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Transactions in ASP.NET XML Web Services 

The transaction support for Web services leverages the support found in the common language runtime, which is based on the same distributed transaction model found in Microsoft Transaction Server (MTS) and COM+ Services. The model is based on declaratively deciding whether an object participates in a transaction, rather than writing specific code to handle committing and rolling back a transaction. For a Web service created using ASP.NET, you can declare its transactional behavior by setting the TransactionOption property of the WebMethod attribute applied to a Web service method. For an example, see How to: Participate in Transactions in Web Services Created Using ASP.NET.

If an exception is thrown while the Web service method is executing, the transaction is automatically aborted; conversely, if no exception occurs, the transaction is automatically committed.

The TransactionOption property of the WebMethodAttribute attribute specifies how a Web service method participates in a transaction. Although this declarative level represents the logic of a transaction, it is one step removed from the physical transaction. A physical transaction occurs when a transactional object accesses a data resource, such as a database or message queue. The transaction that is associated with the object automatically flows to the appropriate resource manager. A .NET Framework data provider, such as the .NET Framework Data Provider for SQL Server or the .NET Framework Data Provider for OLE DB, looks up the transaction in the object's context and enlists in the transaction through the Distributed Transaction Coordinator (DTC). The entire transaction occurs automatically.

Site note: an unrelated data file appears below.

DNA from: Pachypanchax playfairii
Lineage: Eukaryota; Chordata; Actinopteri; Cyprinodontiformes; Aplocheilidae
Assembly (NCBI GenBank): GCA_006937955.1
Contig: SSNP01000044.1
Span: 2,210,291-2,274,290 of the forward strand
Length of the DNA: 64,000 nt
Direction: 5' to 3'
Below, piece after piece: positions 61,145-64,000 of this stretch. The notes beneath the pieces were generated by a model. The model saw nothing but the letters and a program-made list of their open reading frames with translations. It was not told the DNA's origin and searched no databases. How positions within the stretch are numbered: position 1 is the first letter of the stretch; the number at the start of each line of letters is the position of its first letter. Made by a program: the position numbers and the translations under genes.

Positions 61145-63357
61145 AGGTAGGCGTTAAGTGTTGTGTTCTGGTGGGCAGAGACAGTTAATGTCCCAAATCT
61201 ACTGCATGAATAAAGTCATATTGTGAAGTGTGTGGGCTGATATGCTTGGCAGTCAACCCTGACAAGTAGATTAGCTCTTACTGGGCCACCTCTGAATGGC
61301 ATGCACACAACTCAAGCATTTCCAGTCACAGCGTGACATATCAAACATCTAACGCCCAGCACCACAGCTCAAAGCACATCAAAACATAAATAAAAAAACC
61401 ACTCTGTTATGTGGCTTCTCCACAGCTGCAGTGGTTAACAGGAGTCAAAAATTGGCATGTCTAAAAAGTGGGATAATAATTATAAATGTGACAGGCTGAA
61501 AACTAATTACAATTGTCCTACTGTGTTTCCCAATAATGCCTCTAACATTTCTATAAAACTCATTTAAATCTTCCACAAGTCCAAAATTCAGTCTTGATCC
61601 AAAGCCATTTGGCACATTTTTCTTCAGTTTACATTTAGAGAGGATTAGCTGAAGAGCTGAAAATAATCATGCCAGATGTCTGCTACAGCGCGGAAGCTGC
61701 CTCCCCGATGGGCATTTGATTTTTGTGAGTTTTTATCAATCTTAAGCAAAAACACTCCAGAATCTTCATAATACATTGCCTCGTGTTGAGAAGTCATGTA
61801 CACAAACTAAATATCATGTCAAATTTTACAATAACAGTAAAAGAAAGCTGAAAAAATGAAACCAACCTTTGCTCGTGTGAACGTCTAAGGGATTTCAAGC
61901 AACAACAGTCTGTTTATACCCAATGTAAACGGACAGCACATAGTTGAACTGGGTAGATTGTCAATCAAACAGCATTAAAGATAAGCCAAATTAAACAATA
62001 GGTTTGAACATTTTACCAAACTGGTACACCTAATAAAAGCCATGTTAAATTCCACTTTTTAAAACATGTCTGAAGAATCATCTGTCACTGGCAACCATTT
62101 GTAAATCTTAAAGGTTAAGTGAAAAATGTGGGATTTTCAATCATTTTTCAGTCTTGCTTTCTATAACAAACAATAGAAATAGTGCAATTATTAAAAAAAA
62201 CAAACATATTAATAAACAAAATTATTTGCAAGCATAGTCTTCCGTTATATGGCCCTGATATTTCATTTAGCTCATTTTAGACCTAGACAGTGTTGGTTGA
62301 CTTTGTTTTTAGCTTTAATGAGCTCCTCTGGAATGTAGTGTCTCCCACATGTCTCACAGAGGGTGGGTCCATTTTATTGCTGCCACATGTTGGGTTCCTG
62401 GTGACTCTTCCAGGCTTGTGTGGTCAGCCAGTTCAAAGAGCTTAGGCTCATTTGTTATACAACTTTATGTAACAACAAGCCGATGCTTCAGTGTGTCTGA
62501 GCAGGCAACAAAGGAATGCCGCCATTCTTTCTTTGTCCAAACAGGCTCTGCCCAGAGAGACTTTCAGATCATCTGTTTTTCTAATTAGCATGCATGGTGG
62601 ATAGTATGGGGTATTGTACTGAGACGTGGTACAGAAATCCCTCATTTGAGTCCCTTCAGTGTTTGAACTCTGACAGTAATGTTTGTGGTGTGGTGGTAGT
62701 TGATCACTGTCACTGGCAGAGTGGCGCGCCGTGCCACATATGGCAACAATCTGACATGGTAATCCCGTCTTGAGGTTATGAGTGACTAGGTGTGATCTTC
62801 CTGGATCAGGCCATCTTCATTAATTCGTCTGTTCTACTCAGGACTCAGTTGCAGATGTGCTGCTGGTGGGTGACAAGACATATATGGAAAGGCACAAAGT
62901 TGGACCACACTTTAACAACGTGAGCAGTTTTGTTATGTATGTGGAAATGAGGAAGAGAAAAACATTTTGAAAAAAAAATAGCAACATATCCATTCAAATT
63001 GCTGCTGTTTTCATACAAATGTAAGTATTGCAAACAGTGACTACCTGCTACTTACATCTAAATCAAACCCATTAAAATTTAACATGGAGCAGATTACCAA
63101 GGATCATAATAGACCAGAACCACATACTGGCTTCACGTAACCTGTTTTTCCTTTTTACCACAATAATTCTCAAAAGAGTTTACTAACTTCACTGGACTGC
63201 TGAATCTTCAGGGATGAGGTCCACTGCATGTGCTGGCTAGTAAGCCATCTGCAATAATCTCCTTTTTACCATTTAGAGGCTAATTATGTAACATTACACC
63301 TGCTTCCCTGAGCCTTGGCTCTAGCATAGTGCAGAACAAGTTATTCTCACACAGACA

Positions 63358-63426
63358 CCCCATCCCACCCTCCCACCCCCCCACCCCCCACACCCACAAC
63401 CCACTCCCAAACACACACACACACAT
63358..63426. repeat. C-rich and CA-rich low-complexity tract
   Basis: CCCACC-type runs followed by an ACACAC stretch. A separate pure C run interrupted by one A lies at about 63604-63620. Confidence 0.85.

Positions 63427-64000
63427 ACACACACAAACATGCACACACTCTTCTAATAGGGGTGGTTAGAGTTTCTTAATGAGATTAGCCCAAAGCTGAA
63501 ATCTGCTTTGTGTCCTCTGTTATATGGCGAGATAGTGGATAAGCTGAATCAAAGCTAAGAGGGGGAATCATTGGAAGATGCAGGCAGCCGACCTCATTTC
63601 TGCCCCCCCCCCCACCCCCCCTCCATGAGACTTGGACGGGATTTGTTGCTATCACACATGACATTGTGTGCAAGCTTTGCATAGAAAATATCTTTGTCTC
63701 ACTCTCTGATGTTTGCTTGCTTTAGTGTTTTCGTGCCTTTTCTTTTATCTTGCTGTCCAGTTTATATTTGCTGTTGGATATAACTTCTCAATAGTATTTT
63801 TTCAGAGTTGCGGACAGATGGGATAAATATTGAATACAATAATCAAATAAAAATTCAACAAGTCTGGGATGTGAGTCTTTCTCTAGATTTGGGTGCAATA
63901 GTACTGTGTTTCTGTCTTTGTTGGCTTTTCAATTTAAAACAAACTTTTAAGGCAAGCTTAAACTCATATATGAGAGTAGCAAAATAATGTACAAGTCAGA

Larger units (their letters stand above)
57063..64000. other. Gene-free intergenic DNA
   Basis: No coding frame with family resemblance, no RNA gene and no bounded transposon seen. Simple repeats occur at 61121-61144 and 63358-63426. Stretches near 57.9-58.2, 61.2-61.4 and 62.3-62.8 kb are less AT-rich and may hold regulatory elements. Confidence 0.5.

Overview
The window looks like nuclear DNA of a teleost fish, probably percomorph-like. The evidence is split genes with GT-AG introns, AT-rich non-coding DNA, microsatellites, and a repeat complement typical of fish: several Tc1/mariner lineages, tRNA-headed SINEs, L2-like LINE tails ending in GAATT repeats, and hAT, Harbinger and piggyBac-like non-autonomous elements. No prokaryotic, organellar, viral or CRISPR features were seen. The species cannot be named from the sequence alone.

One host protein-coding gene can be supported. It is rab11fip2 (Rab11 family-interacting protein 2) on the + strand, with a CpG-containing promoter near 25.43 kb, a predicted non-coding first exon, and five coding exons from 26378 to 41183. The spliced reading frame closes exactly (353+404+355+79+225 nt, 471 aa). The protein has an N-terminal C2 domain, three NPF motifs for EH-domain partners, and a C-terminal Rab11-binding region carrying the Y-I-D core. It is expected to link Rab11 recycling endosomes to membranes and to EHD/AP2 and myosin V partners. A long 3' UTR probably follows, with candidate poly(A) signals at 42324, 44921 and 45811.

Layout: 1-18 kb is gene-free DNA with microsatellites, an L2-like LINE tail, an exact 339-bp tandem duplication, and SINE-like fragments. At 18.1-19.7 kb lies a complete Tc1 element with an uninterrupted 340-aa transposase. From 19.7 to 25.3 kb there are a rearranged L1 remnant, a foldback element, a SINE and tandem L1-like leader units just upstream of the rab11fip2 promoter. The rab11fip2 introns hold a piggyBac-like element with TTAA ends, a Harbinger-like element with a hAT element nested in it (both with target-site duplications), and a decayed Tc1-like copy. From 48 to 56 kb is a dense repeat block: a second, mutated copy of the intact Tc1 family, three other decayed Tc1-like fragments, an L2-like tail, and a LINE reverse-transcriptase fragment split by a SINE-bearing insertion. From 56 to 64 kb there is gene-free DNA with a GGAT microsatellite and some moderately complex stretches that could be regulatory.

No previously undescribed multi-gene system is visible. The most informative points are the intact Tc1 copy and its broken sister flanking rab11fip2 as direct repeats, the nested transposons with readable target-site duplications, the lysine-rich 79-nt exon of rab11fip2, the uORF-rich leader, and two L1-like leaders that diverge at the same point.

Web service methods can participate in a transaction only as the root of a new transaction. As the root of a new transaction, all interactions with resource managers, such as servers running Microsoft SQL Server, Microsoft Message Queuing (also known as MSMQ), and Microsoft Host Integration Server maintain the ACID properties required to run robust distributed applications. Web service methods that call other Web service methods participate in different transactions, because transactions do not flow across Web service methods.

NoteNote

When the method that implements the Web service method is not called due to an Internet request for the file with an .asmx extension in which it resides or is associated with, the value of the TransactionOption property has no effect. This can happen when the class in which the method resides is a member of a project within Visual Studio .NET and the Web service is not invoked using a proxy class. In Visual Studio .NET, a proxy class is generated when a Web Reference is added.

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